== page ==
Mexican lawmakers introduce bill to allow marijuana possession

By Renzo Pipoli

Nov. 9 (UPI) -- The party of Mexican President-elect Andres Manuel Lopez Obrador has introduced a bill to allow possession of up to 30 grams of marijuana, in a bid to quell drug-related violence.

The General Law for the Regulation and Control of Cannabis would make it possible to use marijuana in public, except where smoking tobacco is not allowed, according to information published by the Mexican Senate Thursday.


"The law responds to the new reality that the country lives: 240,000 dead and 40,000 disappeared within 10 years, in addition to thousands of children threatened by organized crime," legislator Olga Sanchez of the Morena Party said as she introduced the bill.

The bill also allows possession of as many as 20 cannabis plants per person, but any more than 480 grams produced annually would have to be donated for research.

The bill, which includes 75 articles, includes sanctions for those that employ minors in cultivation or delivery of marijuana. The new model aims for strict control, Sanchez said.

Commercial activities involving cannabis, and cannabis products, would be regulated and selling points determined. All participants in the market would have to take actions to reduce cannabis consumption-related risks.


Authorities would have 30 days after the bill's passage to start a program to free from jail anyone covered retroactively by the law. The inmates must be released within two months after that.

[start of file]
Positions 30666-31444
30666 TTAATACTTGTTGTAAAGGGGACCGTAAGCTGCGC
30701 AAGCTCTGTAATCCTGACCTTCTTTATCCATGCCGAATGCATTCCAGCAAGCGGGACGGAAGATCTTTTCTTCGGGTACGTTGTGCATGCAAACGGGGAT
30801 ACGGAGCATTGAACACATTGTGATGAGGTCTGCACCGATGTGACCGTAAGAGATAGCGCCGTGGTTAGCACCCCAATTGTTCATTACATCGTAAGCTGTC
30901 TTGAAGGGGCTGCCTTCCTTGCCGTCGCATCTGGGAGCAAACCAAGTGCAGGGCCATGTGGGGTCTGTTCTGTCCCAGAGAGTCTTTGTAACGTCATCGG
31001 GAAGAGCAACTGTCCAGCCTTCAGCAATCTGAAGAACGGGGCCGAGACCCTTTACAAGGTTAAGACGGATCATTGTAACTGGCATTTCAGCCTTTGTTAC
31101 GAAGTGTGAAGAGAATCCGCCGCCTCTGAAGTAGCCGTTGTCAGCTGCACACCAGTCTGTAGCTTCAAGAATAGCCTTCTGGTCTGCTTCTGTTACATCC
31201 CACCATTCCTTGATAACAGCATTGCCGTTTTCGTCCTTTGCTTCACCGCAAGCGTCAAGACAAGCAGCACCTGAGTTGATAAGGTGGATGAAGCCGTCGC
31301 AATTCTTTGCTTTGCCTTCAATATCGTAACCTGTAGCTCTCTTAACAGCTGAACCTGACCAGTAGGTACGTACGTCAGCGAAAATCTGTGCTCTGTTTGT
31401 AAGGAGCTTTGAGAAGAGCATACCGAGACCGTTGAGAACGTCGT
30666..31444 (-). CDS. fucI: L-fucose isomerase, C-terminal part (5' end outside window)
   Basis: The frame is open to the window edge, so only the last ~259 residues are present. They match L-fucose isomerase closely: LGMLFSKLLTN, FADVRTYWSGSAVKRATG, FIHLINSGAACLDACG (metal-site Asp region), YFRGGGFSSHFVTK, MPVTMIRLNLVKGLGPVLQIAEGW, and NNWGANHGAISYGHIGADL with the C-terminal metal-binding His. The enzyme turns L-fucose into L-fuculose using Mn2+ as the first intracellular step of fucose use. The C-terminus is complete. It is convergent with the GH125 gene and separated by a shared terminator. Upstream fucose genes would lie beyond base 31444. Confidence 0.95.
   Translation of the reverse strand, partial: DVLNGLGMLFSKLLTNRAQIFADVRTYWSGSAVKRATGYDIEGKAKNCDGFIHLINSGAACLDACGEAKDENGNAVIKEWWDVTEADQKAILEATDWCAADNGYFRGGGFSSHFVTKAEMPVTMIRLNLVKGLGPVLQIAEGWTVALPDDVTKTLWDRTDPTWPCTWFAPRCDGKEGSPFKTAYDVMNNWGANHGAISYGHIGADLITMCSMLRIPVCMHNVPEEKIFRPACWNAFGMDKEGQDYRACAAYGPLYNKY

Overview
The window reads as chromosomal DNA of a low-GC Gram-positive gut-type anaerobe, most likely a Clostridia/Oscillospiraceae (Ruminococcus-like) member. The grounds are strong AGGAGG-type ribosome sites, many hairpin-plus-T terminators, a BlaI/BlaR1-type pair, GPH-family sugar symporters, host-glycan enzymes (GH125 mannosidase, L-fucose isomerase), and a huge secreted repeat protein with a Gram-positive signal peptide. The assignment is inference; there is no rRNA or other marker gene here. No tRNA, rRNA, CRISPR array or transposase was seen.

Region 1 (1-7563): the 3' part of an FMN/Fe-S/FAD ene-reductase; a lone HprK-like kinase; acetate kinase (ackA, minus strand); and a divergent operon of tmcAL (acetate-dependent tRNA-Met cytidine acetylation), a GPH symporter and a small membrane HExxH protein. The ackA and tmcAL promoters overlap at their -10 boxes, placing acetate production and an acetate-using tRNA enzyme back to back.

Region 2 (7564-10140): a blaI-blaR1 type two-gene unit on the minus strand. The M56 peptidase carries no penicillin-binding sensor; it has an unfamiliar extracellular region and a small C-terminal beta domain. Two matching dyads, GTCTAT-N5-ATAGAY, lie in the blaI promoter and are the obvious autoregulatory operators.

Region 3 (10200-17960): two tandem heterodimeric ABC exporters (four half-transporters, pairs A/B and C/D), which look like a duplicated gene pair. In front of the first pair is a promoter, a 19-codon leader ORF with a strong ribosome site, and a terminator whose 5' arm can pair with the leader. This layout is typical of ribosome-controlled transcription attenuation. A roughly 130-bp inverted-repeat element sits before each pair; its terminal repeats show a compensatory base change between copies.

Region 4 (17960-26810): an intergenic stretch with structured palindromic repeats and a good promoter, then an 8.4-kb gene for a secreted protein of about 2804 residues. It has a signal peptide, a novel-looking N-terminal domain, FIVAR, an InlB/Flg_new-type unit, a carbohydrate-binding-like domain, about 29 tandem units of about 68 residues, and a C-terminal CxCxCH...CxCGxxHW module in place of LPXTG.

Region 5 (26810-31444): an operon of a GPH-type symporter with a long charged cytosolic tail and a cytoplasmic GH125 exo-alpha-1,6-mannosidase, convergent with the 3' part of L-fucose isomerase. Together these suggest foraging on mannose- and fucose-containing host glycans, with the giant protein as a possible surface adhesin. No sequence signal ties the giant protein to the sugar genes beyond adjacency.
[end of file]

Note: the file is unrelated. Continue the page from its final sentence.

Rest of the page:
Morena, or the National Regeneration Party, is likely to get the bill passed, as it has control of both chambers of the Mexican legislature.

It also has a majority in the Senate, where it secured control in September of the top committees -- including those for finance, justice, education, foreign affairs and government affairs, Excelsior reported at the time. The Senate has 128 members.

It also has a majority in the chamber of representatives, with 256 legislators, after it secured nine new members in September, Razon reported.

President-elect Lopez Obrador, who won a landslide victory in July as a candidate of the Morena Party, will take office Dec. 1 and hold a six-year term. Congress, which already includes the most recently-elected legislators, was installed in September.

Foreign Minister-designate Marcelo Ebrard said recently there are 9,000 people jailed in Mexico for drug possession. He added that the legalization could proceed and cited prior Supreme Court decisions that set a precedent by favoring marijuana cultivation.


Olga Sanchez served as a jurist in the Supreme Court until 2015, after nearly two decades.

Currently, Uruguay is the only Latin American country that has fully legalized marijuana.

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